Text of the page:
The most prolific planet hunter in history took to the skies 10 years ago today.
NASA's recently deceased Kepler space telescope launched atop a Delta II rocket from Florida's Cape Canaveral Air Force Station on March 6, 2009, kicking off a mission designed to determine how common Earth-like planets are around the Milky Way galaxy.
Kepler did not disappoint. The spacecraft's observations suggest that 20 to 25 percent of all sunlike stars harbor a planet roughly the size of Earth in their "habitable zone" — the just-right range of distances where liquid water might be able to exist on a world's surface. And the percentage is probably comparable for red dwarfs, the small, dim stars that dominate the galaxy.
Then there are the raw numbers, which are mind-boggling. Kepler is responsible for nearly 70 percent of the roughly 3,900 exoplanet discoveries to date, and, even though the telescope ran out of fuel last fall, its tally will continue to increase. Almost 3,000 Kepler "candidates" await confirmation by follow-up observations or analyses, and history tells us that most of these potential planets will end up being the real deal.
Kepler hunted for planets using the "transit method," noting the tiny brightness dips caused when a planet crossed its star's face from the spacecraft's perspective.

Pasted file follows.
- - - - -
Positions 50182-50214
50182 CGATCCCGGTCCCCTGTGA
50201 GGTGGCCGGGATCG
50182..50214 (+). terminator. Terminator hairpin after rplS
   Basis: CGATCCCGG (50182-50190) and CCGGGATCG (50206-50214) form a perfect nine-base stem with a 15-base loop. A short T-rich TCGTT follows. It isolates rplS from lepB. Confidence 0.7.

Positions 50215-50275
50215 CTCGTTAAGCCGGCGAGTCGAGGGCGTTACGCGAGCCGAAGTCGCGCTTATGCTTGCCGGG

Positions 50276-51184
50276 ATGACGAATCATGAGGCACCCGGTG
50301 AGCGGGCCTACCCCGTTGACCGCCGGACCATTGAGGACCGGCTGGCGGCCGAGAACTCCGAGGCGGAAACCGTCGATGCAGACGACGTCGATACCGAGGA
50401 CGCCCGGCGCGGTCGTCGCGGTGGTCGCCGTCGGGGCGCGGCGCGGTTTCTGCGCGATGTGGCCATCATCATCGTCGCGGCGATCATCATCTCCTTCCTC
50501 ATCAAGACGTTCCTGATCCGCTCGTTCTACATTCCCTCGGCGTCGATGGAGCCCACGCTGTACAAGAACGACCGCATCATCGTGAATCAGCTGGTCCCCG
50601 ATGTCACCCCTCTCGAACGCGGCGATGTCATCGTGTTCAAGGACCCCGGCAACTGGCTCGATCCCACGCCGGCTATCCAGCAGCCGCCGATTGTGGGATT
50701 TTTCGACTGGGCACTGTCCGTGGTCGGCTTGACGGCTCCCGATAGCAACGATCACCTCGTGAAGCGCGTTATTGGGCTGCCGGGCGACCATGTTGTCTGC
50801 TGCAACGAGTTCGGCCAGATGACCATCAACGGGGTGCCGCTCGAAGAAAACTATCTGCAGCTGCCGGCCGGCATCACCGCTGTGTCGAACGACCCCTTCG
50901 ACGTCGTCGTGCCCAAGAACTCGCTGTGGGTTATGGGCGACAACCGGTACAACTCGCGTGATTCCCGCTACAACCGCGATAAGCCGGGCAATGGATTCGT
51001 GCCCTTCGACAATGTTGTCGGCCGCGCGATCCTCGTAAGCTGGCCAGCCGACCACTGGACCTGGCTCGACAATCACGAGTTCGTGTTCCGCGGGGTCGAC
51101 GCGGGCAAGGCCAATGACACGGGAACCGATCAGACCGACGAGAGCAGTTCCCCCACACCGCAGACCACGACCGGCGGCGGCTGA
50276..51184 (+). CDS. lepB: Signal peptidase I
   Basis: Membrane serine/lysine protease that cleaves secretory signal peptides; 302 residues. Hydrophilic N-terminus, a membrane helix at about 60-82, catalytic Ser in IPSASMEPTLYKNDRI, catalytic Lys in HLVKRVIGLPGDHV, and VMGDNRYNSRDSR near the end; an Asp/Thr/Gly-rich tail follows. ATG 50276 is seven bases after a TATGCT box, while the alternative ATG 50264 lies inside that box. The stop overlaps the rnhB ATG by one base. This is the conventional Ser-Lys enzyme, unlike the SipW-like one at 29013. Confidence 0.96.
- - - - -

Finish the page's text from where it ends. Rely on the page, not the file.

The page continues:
During its original mission, Kepler stared at about 150,000 stars simultaneously. This work continued through May 2013, when the second of the spacecraft's four orientation-maintaining reaction wheels failed.
But that wasn't the end for Kepler. Mission team members figured out how to stabilize the spacecraft using sunlight pressure, and Kepler soon embarked on a second mission called K2.
During K2, the telescope studied a variety of cosmic objects and phenomena over the course of shifting 80-day "campaigns." Exoplanet hunting was part of the program; the K2 haul stands at 359 alien worlds and counting.
So, take some time today to appreciate Kepler's work; it has reshaped scientists' understanding of planetary systems and given astrobiologists reason for optimism in the alien-life hunt, among other accomplishments.
And in case you were wondering: No, Kepler cannot be brought back from the dead. As noted above, the spacecraft orbits the sun, not Earth, and is therefore beyond the reach of a servicing mission.
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Mike Wall's book about the search for alien life, "Out There (opens in new tab)" (Grand Central Publishing, 2018; illustrated by Karl Tate) is out now. Follow him on Twitter @michaeldwall. Follow us on Twitter @Spacedotcom or Facebook.